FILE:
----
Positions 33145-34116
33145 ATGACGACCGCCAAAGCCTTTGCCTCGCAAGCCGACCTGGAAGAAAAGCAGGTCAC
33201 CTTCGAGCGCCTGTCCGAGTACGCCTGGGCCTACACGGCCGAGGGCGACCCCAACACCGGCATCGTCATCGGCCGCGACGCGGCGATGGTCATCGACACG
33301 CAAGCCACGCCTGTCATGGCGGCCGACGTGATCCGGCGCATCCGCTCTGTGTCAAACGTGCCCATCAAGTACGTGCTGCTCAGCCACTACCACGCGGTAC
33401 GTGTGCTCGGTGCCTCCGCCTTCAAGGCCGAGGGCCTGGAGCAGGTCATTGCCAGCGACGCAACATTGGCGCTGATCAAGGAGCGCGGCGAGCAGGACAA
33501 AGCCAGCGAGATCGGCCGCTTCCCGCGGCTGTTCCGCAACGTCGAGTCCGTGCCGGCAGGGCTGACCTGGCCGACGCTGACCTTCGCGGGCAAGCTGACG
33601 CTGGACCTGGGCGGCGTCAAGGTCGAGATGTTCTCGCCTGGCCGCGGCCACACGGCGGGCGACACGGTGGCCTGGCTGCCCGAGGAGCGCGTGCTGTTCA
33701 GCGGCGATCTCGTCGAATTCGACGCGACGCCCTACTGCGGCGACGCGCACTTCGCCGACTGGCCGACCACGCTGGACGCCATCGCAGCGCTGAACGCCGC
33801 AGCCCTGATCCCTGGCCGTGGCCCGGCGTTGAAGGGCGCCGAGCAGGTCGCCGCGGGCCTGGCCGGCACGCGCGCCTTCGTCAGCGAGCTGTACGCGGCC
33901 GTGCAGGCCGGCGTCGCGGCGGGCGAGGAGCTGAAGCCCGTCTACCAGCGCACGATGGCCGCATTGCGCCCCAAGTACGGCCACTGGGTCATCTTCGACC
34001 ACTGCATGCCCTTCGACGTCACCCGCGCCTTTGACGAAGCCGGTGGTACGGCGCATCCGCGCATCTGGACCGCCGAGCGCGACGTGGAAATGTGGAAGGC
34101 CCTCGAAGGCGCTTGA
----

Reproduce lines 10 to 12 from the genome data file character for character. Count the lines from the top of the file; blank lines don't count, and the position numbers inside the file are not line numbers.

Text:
33901 GTGCAGGCCGGCGTCGCGGCGGGCGAGGAGCTGAAGCCCGTCTACCAGCGCACGATGGCCGCATTGCGCCCCAAGTACGGCCACTGGGTCATCTTCGACC
34001 ACTGCATGCCCTTCGACGTCACCCGCGCCTTTGACGAAGCCGGTGGTACGGCGCATCCGCGCATCTGGACCGCCGAGCGCGACGTGGAAATGTGGAAGGC
34101 CCTCGAAGGCGCTTGA